Although it will be for sure possible, active pickups work differently so their installation will require extra work plus new electronics.
Would you be able to use the same electronics from an HSS on a SSS Strat?
As all passive single coils are intended to work in every standardized circuit, you will be able to keep the same electronics.
Nevertheless, when talking about active single coils the story is quite different.
Active guitar pickups are just like passive single-coil pickups but they have a built-in preamp placed on the base, under the pole pieces.
This preamp provides a stronger signal because it is boosted and shaped once it leaves the pickups.
The interesting thing about active pickups is that the preamp needs a power source to work which is usually a 9V battery.
The problem with them is that most guitars are designed to work with passive pickups so they do not have the battery cavity or the required electronics.
Therefore, if you want to add an active single coil, you have to consider doing some modifications to your instrument.
Can anybody do this conversion?
When doing this conversion is important to bear in mind how your guitar is routed, if pickups fit the cavities is just a matter of changing the pickguard.
Remember that you could get a loaded pickguard and it would be quite easy.
Although pre-wired pickguards can make this task very simple, if there is something else to consider like any routing incompatibilities, it would be better to take it to an expert.
In that way, you won’t have to struggle with unexpected inconveniences.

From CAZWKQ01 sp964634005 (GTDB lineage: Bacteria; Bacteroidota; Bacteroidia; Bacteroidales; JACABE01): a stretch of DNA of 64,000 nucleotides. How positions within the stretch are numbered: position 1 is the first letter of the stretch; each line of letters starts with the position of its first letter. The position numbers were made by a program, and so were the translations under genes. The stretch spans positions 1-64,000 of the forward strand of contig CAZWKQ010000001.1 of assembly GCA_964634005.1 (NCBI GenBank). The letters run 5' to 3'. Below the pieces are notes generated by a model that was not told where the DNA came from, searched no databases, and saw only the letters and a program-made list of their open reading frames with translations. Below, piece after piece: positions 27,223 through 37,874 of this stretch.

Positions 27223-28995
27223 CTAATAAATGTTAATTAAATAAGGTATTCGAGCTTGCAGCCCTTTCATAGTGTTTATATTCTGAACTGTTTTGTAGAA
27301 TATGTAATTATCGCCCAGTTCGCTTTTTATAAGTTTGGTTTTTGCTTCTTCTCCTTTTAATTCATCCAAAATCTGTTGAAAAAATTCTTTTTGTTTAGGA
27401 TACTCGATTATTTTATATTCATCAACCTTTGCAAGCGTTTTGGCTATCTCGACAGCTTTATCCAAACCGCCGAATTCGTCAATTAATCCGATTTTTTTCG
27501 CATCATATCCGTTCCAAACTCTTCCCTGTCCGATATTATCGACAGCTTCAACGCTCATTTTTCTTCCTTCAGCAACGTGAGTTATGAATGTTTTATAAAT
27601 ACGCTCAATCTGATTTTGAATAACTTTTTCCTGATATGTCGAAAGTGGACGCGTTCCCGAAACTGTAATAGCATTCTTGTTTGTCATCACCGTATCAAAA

Is it better to take your instrument to a guitar tech to do this job?
Many musicians are really fond of not only guitar features but also electronics issues related to the instrument, for that reason they may be aware of how to do specific modifications.
Contrarily, some others just focus on playing and aspects that have to do with sound and playing style so they might be unable to do this job.
Those who belong to the second group have the opportunity of having their instrument serviced by a technician.
When making adjustments to the instruments it is always encouraged to let the experts work on them.
This should be considered even by players who know about electronics as well.
Guitar techs are professional, as they are accustomed to doing these kinds of mods they won’t probably have problems at all plus will do the same work faster and the outcome will be better.
Is this conversion reversible?
In most cases, this conversion is totally reversible, the most important variation needed is the cavity where the pickup is located.
As single coils are smaller compared to humbuckers and the extra space will remain in your instrument you won’t have any problem re-wiring your guitar to its previous setup.
Remember that when doing modifications or adjustments to a guitar is always recommended to get a technician.
It is better to make your instrument serviced by someone who is really aware of the job and has experience doing it as well.
Hello there, my name is Ramiro and I’ve been playing guitar for almost 20 years. I’m obsessed with everything gear-related and I thought it might be worth sharing it. From guitars, pedals, amps, and synths to studio gear and production tips, I hope you find what I post here useful, and I’ll try my best to keep it entertaining also.